The start of yet another college football season is not too far off now and everyone who is anyone in the sports media world has already published their preseason Top 25 to this point.
Most pundits agree on who the No. 1 team in the nation will be—the Crimson Tide of Alabama. The picture is pretty clear with regards to the teams after that, but one stands out to me as seemingly out of place.
That team is Boise State, sitting at No. 2.
Let me be clear: Boise State is a good football team. I am not questioning their accomplishments to date on the field. What I do question is the method by which those accomplishments have been attained and whether or not the Broncos should be in contention for a possible BCS title game berth due to those methods.
It is one thing to run unscathed through an entire season while facing high level, BCS caliber football programs each week. Any team that can pull that feat off deserves serious consideration as a premier football team and should be mentioned in any conversation regarding national title implications. But it is quite another to do the same thing against the likes of Idaho, Utah State, Nevada, and New Mexico State and claim the same level of supremacy as the Alabamas, Floridas, Texases and Oklahomas of the college football world.
Let’s compare the top two teams in the polls for this preseason, Alabama and Boise State.
Alabama had a final SOS (strength of schedule) rating of second in the nation compared to Boise State’s final SOS of 96th. Alabama was 7–0 against the Top 30 teams in the Sagarin Ratings (a component of the BCS formula), while Boise State had a record of 2–0.
That means Boise State played a grand total of two teams in a 12 game schedule that managed to get ranked amongst the Top 30 teams in the nation.
Read that again.
I will wait.
This is the norm for Boise State. They play one or maybe two good teams all season long, run the table and then wonder why they are left on the outside looking in at season’s end.
Their SOS over the last ten years is an average rating of 98.9, with 78th being the best and 112th being the worst over that span. That's out of 119 teams, folks.
It will be the same in the upcoming campaign. In 2010 the Broncos have virtually a one game season. They face Virginia Tech at a neutral site in their first game of the season. If they can beat the Hokies—and I do not think they can—they have a veritable cakewalk to an undefeated season unless they slip up against the likes of Oregon State, Wyoming and Toledo.
Starting out the season ranked number two pretty much guarantees the Broncos a shot at the BCS title if they do manage to get past the Hokies. Boise State fans will argue that teams from the BCS do not want to schedule the Broncos for fear of losing and ruining their own seasons.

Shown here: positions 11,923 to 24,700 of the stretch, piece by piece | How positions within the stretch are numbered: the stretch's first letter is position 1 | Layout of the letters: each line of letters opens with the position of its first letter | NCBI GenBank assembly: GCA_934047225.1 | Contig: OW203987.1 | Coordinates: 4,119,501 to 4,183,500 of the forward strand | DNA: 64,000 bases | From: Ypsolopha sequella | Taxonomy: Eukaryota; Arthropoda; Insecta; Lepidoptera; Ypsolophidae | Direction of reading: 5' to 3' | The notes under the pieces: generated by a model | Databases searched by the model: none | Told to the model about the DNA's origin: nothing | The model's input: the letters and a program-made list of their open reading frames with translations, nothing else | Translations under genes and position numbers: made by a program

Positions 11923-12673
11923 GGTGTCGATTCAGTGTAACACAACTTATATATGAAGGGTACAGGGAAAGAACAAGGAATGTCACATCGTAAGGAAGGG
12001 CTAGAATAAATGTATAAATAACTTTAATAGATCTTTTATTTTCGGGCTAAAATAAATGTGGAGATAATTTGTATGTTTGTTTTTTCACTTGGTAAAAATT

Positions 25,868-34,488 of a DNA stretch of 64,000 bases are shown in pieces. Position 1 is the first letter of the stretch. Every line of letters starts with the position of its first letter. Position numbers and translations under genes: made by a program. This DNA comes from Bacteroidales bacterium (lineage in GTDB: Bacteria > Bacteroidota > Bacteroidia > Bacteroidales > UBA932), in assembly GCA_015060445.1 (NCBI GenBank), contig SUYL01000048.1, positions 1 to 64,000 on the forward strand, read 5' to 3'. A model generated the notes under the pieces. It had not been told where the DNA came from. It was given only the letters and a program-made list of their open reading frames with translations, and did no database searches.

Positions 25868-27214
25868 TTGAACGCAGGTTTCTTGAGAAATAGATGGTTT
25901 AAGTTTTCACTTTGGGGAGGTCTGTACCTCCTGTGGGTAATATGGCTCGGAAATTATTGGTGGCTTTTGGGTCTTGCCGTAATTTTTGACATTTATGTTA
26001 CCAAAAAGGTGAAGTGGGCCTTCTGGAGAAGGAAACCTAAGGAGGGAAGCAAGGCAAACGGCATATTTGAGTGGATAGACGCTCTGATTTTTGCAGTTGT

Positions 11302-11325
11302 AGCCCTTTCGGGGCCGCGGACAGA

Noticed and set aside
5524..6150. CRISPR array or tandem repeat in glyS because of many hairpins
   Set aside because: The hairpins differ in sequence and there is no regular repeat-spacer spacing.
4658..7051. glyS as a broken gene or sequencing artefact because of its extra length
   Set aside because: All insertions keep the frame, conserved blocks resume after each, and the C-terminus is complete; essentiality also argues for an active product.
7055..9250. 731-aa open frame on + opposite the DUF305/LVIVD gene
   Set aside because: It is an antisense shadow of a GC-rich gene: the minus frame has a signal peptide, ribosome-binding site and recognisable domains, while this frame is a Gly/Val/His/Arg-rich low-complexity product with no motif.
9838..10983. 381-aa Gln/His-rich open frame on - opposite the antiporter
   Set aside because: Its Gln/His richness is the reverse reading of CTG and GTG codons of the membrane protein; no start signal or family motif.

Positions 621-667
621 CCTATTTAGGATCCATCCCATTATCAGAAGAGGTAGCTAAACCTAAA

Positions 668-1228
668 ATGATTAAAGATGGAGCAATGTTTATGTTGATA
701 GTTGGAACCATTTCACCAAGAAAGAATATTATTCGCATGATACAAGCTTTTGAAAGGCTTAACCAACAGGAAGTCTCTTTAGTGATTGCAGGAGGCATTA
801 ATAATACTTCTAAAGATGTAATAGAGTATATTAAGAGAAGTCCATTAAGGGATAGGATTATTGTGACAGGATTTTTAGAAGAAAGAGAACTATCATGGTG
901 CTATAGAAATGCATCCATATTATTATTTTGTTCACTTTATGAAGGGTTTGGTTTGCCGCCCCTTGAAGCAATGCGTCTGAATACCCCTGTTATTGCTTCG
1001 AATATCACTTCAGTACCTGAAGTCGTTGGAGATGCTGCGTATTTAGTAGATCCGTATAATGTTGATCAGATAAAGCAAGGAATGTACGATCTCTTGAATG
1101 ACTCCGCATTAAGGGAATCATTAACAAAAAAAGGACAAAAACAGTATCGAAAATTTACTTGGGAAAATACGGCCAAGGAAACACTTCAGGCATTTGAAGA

Their AD, Gene Bleymaier, went so far as to propose legislation to the NCAA to force teams to play against programs like Boise State in home-at home series instead of the usual one and done, rent-a-win format that seems to be commonplace with the bigger schools. Bleymaier even went a step further by invoking Pat Hill of Fresno State by saying the Broncos were willing to play “Anyone. Anywhere. Anytime.”
Interestingly enough, Nebraska recently decided to take them up on that offer. The ‘Huskers are willing to play in a home-at home-home series with Boise State (two games in Lincoln and one in Boise) and apparently offered a financial deal in line with what would normally be expected for smaller schools.
To date, Boise State has not accepted the deal.
The crux of the issue for Boise State appears to be that they want a higher payday than Nebraska is offering, effectively looking like a bunch of prima donnas, as if they are entitled to more money simply because of their recent success.
And we find ourselves back to those aforementioned accomplishments.
Granted the Broncos have had very good records over the years, but playing against suspect competition every week forces one to consider if those accomplishments shouldn’t be taken with a grain of salt—perhaps even a five pound bag of it.
And here is something else to consider regarding Boise State’s level of competition. Since they began playing in Division I (or FBS) in 1996, the Broncos have faced a total of 21 opponents from the current BCS conferences. They are a meager 6 – 15 in those contests. So one would again have to consider Boise State’s accomplishments and wonder if they would have the same level of success if they played BCS caliber opponents on a consistent basis.
Has Boise State enjoyed great success because of the power of their football team or are the benefiting from having played lesser quality opponents?
Looking at the information provided here, questioning the Bronco’s and their fan base’s apparent sense of entitlement seems like the prudent thing to do. We can only judge them based on the facts.
The facts seem to indicate that Boise State has prospered because they play low level opponents. The facts also seem to indicate that if the Broncos were to play more BCS caliber teams they would not enjoy the same success they have come to expect from their program.
Considering all of this, does it still seem right to have Boise State mentioned in the same breath with teams like Texas, Florida, Alabama, Oklahoma and Ohio State when talking about BCS title contenders?
You be the judge, but I believe that the facts speak for themselves.